Tiberius III

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Tiberius III
Emperor of the Romans
An golden coin depicting Tiberius III
Solidus bearing the image of Tiberius III
Byzantine emperor
SuccessorJustinian II
Diedbetween August 705 and February 706
Regnal name
PeriodTwenty Years' Anarchy

Tiberius III[b] (Greek: Τιβέριος, romanizedTibérios), born Apsimar (Latin: Apsimarus; Greek: Ἀψίμαρος, romanized: Apsímaros), was Byzantine emperor from 698 to 705. Little is known about his early life, other than that he was a droungarios, a mid-level commander, who served in the Cibyrrhaeot Theme. In 696, Tiberius was part of an army sent by Byzantine Emperor Leontius to retake the North African city of Carthage, which had been captured by the Arab Umayyads. After seizing the city, this army was pushed back by Umayyad reinforcements and retreated to the island of Crete. As they feared the wrath of Leontius, some officers killed their commander, John the Patrician, and declared Tiberius the emperor. Tiberius swiftly gathered a fleet and sailed for Constantinople, where he then deposed Leontius. Tiberius did not attempt to retake Byzantine Africa from the Umayyads, but campaigned against them along the eastern border with some success. In 705, former emperor Justinian II, who had been deposed by Leontius, led an army of Slavs and Bulgars from the First Bulgarian Empire to Constantinople, and after entering the city secretly, deposed Tiberius. Tiberius fled to Bithynia, but was captured a few months later and beheaded by Justinian between August 705 and February 706. His body was initially thrown into the sea, but was later recovered and buried in a church on the island of Prote.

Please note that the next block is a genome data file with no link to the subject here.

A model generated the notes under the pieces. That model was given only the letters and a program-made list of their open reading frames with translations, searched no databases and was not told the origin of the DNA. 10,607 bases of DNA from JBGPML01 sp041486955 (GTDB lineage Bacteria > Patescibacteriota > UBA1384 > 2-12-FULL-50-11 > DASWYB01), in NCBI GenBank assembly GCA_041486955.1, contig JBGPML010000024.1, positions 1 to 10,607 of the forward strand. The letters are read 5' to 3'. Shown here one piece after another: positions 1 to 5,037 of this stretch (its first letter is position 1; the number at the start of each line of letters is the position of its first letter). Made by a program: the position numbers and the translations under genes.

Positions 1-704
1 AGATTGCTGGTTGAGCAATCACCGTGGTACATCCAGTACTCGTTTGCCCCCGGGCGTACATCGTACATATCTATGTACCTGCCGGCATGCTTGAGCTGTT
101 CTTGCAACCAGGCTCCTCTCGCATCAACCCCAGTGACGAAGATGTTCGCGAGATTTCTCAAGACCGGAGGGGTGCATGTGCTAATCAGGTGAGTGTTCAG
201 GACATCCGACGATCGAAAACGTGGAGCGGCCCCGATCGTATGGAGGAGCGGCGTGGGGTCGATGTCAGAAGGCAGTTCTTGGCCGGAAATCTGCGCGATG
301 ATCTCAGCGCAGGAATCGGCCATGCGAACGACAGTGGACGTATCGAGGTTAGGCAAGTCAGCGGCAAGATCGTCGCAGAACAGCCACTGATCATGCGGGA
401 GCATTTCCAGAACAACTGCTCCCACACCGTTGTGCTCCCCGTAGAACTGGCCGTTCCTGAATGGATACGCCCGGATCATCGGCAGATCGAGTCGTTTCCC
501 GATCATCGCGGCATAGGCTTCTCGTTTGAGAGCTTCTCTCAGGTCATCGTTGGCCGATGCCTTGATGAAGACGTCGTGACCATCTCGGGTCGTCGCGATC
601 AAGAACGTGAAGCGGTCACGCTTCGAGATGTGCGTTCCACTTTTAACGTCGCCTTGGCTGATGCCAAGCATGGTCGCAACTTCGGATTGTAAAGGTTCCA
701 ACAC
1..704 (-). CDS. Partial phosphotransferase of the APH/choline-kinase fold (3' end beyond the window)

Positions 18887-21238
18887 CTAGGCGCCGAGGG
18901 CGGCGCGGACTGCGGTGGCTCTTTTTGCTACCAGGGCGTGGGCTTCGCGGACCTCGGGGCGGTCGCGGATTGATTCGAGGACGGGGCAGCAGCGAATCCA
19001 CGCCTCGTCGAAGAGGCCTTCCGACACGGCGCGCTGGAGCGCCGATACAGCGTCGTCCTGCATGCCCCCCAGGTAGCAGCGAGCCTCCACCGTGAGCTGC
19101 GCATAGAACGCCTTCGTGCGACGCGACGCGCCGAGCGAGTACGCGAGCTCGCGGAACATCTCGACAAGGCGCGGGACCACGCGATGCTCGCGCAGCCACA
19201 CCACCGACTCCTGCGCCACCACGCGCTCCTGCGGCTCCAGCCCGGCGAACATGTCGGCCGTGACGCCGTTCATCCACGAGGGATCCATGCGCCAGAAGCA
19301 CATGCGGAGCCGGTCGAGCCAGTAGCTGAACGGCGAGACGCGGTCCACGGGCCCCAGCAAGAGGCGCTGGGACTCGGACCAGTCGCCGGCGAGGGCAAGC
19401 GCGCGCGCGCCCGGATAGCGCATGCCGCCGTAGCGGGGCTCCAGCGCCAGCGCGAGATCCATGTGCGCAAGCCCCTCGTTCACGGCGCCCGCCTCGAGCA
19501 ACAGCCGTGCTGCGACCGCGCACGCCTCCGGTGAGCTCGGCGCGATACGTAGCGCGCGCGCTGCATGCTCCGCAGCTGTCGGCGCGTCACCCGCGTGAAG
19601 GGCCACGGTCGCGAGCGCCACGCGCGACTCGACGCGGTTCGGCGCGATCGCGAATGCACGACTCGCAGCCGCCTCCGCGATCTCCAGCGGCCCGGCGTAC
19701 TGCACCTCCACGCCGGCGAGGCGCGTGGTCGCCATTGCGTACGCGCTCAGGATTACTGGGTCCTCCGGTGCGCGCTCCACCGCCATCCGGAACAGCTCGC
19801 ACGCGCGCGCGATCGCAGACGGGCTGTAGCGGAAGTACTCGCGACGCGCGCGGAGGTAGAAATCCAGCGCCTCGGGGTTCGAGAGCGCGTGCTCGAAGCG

Early life[edit]